Total Suspended Solids, or TSS, is a standard testing parameter for wastewater pond or lagoon operators. Effluent TSS is a measurement of the amount of solid material that is escaping with the wastewater pond or lagoon effluent, and is a valuable indicator of the quality of treatment. In this article, we’ll outline methods for diagnosing and troubleshooting high pond TSS.
What is TSS?
A wastewater pond’s TSS, or total suspended solids, is usually mostly algae cells, but also can include filamentous and sulfur bacteria, bacterial floc, protozoa and higher life forms, plant material, silt, clay, and sludge particles. In lagoons with algae, the effluent TSS can be higher than that of the influent. BOD5 and TSS often go hand in hand, so if you have an effluent violation for TSS, chances are you will also have one for BOD5. As a result, it’s important to solve high TSS issues quickly to avoid being out of compliance on these two crucial parameters.
Looking at the Numbers
The EPA’s 2011 manual, Principles of Design and Operations of Wastewater Treatment Pond Systems for Operators, Engineers, and Managers, provides a handy chart to determine potential causes of high TSS effluent based on the ratio of TSS to BOD5.
Looking at the Lagoon
In a previous article, What Color Is Your Wastewater Lagoon?, we described some typical lagoon colors and what they indicate about conditions in the lagoon. A pond that is uniformly pea-soup green or has green streaks has an overgrowth of filamentous or blue-green algae; a pond that is red or pink has red algae blooms or purple sulfur bacteria; and a pond with a green leafy covering has duckweed. Any of these conditions can contribute to high TSS in effluent. Of course, to really know the source of high TSS, particles can be examined under the microscope. Following are some typical solids and what they indicate in final effluent:
Correcting High Pond TSS
Once the type and source of TSS has been identified, steps can be taken to correct it. If one wastewater pond in particular is the source of the TSS problem, it might be necessary to take it off line or adjust its retention time until it recovers.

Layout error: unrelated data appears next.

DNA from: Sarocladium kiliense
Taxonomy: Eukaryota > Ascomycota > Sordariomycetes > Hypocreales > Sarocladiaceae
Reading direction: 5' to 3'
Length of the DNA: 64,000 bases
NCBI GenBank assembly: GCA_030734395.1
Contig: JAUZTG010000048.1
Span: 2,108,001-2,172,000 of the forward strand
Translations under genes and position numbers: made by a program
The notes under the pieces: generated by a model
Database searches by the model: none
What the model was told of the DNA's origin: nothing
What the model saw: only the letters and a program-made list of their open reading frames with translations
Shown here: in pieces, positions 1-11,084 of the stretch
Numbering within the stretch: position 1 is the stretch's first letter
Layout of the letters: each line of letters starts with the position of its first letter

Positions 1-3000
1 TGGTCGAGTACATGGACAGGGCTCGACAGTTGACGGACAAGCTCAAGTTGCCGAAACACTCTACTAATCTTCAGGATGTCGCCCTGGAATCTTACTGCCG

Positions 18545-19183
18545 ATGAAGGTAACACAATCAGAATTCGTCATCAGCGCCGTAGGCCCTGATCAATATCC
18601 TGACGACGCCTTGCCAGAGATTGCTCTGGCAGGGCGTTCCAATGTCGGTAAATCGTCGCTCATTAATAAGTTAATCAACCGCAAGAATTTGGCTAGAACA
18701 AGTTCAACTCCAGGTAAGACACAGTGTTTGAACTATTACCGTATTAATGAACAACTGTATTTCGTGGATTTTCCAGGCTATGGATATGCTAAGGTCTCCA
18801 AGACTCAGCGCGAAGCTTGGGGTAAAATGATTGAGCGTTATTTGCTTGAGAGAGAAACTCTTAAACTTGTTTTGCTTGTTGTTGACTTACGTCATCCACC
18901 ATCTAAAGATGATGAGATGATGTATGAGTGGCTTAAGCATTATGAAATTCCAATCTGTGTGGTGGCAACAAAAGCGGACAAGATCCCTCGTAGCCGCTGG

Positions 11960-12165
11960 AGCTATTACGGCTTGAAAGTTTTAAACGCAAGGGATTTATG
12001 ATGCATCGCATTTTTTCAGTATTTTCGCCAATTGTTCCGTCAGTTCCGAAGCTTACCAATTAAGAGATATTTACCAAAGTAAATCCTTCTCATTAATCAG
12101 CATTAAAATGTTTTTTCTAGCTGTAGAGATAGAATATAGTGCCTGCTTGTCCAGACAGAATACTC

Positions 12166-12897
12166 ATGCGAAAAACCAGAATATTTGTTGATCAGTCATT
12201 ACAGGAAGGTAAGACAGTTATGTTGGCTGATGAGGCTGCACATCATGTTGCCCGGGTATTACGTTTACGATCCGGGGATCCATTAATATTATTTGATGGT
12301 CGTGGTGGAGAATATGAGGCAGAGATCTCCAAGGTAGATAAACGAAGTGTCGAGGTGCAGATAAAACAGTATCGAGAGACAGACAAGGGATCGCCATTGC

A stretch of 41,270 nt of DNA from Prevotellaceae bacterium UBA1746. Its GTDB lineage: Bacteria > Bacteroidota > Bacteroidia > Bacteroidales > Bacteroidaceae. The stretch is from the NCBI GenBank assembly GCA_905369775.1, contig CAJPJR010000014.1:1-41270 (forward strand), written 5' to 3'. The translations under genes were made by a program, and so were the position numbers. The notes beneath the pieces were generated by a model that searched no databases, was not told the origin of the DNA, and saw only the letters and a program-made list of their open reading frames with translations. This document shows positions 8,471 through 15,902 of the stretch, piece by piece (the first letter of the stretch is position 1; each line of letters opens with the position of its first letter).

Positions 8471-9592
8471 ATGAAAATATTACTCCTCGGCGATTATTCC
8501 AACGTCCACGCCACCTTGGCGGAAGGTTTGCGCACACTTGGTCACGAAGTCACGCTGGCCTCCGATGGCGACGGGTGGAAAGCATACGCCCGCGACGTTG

Many pond TSS issues can be remediated by proper mixing and aeration. Turbulent mixing throughout the lagoon prevents the thermal stratification that leads to short circuiting and raw wastewater solids in the effluent. It also prevents duckweed and algae overgrowth and keeps solids in suspension and in contact with dissolved oxygen so they can be digested and not settle as sludge.
Sufficient lagoon aeration ensures that dissolved oxygen levels are high enough to keep sulfur bacteria and filamentous bacteria in check, and that organic treatment capacity is maximized to handle influent shock loads which can lead to overloading.
MARS Aeration prevents high lagoon TSS
The MARS Lagoon Aeration System combines the mixing advantages of lagoon coarse bubble diffusers to keep solids in suspension with the efficiency of fine bubble diffusers for superior oxygenation in a high flexibility, low maintenance, portable unit. For more information, download our MARS Aeration Literature or contact us and we will be happy to help you with your lagoon aeration project.